Rod Byers: Pssst, wanna buy a Rolex?
On a recent segment of 60 Minutes, there was a feature about a woman who purchased a painting for $5 at a garage sale. She intended to use it as a dart board. Good thing she never actually threw a dart at it because she later concluded that it was a Jackson Pollack original worth millions. Trouble was, it wasn’t signed. Before she could cash in she needed the art community to vouch for the painting’s authenticity. It raises the question, in the absence of proof, what’s real?
What’s this got to do with wine, you’re thinking? Well, a juicy wine story full of famous names, rare vintages, and claims of fraud that was in the news 20 years ago has resurfaced. But in this story the bottles were signed, at least sort of.
This story revolves around the discovery of several dozen wine bottles dated from the 1780s with the initials Th.J engraved in the glass. The bottles were reportedly owned by Thomas Jefferson, America’s first wine connoisseur. In 1985 a bottle of 1787 Lafite from Bordeaux was purchased by the Forbes family at auction for $156,000, the highest price paid, ever, for a bottle of wine and a record that still stands today.
A recently published book has brought this 20 year old story back to life. The Billionaire’s Vinegar by Benjamin Wallace chronicles the dubious pedigree of the wines involved.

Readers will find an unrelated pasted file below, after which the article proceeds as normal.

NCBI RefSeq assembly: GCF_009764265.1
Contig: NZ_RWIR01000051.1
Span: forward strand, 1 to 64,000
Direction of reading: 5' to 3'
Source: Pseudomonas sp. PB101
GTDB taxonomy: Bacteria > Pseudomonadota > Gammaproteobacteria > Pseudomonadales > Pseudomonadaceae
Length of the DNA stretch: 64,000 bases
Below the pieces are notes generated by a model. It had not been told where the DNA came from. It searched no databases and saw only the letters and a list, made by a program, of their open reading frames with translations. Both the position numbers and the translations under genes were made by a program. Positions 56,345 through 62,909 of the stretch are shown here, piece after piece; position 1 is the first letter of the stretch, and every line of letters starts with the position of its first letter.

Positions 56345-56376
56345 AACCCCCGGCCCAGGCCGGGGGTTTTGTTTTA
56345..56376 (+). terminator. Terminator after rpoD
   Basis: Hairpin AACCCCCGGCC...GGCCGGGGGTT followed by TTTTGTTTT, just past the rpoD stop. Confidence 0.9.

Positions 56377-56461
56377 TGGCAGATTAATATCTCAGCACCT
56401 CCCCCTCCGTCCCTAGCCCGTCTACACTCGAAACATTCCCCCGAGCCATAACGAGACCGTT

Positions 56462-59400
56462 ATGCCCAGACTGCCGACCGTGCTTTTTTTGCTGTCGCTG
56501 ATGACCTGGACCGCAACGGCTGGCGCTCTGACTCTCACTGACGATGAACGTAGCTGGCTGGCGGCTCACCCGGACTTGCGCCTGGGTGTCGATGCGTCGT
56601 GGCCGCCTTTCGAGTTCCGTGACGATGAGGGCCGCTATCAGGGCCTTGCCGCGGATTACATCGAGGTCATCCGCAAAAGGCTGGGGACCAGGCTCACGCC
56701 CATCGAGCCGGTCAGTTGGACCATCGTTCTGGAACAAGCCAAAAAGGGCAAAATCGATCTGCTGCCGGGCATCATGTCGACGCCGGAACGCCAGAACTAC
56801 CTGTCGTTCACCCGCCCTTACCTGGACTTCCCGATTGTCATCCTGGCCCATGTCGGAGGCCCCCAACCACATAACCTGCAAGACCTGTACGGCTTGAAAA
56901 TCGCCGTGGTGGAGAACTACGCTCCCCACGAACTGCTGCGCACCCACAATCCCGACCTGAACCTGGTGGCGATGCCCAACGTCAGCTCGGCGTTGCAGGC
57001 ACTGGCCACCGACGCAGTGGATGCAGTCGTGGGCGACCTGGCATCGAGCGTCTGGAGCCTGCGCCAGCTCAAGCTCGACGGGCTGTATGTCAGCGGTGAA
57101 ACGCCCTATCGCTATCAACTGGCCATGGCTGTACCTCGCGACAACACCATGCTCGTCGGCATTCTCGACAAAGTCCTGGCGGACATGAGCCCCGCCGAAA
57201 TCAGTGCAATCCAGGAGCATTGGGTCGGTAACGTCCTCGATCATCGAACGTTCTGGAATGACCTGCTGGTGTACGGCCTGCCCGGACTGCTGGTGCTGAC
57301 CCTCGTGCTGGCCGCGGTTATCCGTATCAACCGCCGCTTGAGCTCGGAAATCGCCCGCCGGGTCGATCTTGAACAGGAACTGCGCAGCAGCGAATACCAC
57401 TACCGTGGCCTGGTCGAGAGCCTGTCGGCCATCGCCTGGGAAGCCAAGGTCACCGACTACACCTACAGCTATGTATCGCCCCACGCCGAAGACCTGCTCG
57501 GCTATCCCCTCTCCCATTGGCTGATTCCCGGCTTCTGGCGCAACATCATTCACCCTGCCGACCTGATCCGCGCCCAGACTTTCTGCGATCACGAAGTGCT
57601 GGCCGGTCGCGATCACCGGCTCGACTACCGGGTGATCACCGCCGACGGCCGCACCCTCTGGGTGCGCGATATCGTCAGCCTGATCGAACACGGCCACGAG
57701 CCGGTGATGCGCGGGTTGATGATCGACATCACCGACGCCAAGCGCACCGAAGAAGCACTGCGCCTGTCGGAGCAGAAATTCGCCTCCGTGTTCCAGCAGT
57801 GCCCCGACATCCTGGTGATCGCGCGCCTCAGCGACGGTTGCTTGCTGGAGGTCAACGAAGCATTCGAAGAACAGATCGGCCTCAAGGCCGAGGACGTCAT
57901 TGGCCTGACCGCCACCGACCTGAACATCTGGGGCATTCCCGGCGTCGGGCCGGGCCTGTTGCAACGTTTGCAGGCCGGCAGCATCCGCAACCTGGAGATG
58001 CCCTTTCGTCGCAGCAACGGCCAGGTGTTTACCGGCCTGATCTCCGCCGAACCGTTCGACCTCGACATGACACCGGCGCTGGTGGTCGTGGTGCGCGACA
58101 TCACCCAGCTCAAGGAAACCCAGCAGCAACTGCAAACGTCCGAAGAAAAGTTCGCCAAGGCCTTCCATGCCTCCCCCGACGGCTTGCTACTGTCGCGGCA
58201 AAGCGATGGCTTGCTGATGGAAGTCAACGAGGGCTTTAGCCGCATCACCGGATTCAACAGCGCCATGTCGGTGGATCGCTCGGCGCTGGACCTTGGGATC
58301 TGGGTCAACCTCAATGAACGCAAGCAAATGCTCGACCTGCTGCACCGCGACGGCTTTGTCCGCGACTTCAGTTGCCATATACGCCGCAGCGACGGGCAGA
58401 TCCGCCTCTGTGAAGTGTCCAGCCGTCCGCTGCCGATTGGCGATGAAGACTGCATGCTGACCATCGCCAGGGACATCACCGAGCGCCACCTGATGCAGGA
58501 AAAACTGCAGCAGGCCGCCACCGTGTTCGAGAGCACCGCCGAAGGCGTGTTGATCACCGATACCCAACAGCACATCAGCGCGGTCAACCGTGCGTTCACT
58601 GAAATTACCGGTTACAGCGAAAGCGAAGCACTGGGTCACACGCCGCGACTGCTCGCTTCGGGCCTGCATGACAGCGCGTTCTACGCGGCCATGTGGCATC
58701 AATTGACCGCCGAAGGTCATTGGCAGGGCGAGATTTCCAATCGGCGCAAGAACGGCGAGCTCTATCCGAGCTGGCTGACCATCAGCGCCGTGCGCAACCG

Wine being sold as something other than what is actually in the bottle is hardly news-breaking. As early as the first century AD, Pliney the Elder complained that not even the nobility enjoyed wines that were genuine. History is loaded with stories of adulterated wine. So what’s the big deal?
One of the story lines of Wallace’s book is the dramatic rise in the price of old and rare wines since the 1970s. Christies, the venerable English auction house, has been banging the gavel down on everything from silver tea service to Van Goghs since the 1760s. In 1966, Michael Broadbent, a dean of the wine world, created the current Christies wine department. In his book Wallace describes Broadbent as a tomb raider, scouring the British countryside for manor houses with cobwebby dungeons full of old French Bordeaux. Not only did Broadbent find the wines, he helped, through Christies’ old and rare wine auctions, to create a market for them.
Broadbent’s timing couldn’t have been better, catching a wave of increasing interest in both gastronomy and wine that was rising through the 1970s into the 1980s. The sudden availability of wines, in some cases over 100 years of age, from the most prestigious chateaus of Bordeaux was gasoline on a fire of increasing demand.